Physiologic Basis for Intermittent Hypoxic Episodes in Preterm Infants

  • R. J. MartinEmail author
  • J. M. Di Fiore
  • P. M. MacFarlane
  • C. G. Wilson
Conference paper
Part of the Advances in Experimental Medicine and Biology book series (AEMB, volume 758)


Intermittent hypoxic episodes are typically a consequence of immature respiratory control and remain a troublesome challenge for the neonatologist. Furthermore, their frequency and magnitude are commonly underestimated by clinically employed pulse oximeter settings. In extremely low birth weight infants the incidence of intermittent hypoxia [IH] progressively increases over the first 4 weeks of postnatal life, with a subsequent plateau followed by a slow decline beginning at weeks six to eight. Over this period of unstable respiratory control, increased oxygen-sensitive peripheral chemoreceptor activity has been associated with a higher incidence of apnea of prematurity. In contrast, infants with bronchopulmonary dysplasia [chronic neonatal lung disease] exhibit decreased peripheral chemosensitivity, although the effect on respiratory stability in this population is unclear. Such episodic hypoxia/reoxygenation in early life has the potential to sustain a proinflammatory cascade with resultant multisystem, including respiratory, morbidity. Therapeutic approaches for intermittent hypoxic episodes comprise careful titration of baseline or supplemental inspired oxygen as well as xanthine therapy to prevent apnea of prematurity. Characterization of the pathophysiologic basis for such intermittent hypoxic episodes and their consequences during early life is necessary to provide an evidence-based approach to their management.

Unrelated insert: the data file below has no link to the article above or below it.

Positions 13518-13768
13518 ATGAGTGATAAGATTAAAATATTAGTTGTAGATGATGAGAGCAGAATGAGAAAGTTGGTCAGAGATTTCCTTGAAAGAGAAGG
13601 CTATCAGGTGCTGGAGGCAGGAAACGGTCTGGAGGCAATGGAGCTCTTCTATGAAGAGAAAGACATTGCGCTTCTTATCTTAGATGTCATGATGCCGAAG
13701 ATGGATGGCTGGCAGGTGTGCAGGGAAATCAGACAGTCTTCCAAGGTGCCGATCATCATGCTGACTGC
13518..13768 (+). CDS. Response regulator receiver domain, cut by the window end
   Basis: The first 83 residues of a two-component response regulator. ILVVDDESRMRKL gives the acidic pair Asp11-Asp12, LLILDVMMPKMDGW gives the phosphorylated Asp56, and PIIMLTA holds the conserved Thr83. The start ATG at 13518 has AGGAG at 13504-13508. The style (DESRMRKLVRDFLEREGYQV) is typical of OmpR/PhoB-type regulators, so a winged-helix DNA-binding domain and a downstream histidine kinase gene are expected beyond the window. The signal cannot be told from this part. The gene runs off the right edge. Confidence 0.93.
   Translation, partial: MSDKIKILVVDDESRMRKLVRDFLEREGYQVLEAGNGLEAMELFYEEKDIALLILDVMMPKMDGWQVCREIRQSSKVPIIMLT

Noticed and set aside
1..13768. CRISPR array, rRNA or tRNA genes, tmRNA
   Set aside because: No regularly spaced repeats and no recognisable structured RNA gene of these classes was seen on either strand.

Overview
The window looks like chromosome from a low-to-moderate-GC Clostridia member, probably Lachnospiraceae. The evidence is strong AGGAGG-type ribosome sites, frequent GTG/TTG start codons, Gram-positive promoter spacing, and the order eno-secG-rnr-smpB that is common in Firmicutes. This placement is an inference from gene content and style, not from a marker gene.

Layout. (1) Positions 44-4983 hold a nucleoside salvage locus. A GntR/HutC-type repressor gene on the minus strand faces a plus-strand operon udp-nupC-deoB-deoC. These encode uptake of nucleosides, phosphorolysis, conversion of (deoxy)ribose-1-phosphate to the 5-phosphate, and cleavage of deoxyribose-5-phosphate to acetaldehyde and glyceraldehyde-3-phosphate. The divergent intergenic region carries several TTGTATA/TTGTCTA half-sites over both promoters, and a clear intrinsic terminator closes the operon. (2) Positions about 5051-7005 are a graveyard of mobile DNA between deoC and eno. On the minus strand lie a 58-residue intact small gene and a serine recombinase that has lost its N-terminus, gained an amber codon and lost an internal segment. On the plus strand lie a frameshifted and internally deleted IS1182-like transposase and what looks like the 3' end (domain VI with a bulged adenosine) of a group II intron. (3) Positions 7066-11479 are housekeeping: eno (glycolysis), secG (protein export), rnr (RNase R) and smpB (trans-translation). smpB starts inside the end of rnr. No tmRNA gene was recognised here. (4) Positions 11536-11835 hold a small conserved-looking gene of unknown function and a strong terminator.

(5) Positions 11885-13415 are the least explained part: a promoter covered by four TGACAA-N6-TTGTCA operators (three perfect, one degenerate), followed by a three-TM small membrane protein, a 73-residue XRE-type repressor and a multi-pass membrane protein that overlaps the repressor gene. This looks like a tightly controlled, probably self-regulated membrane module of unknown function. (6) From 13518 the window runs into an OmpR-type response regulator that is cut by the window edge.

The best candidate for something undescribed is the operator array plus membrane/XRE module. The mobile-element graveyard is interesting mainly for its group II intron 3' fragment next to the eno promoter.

Intermittent hypoxia Apnea Prematurity 



Supported by: NIH Grants R21 HL098628 [RJM] and RO3 HD064830 [CGW] grant


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Copyright information

© Springer Science+Business Media Dordrecht 2012

Authors and Affiliations

  • R. J. Martin
    • 1
    Email author
  • J. M. Di Fiore
    • 1
  • P. M. MacFarlane
    • 1
  • C. G. Wilson
    • 1
  1. 1.Department of Pediatrics Division of Neonatology, Rainbow Babies & Children’s HospitalCase Western Reserve UniversityClevelandUSA

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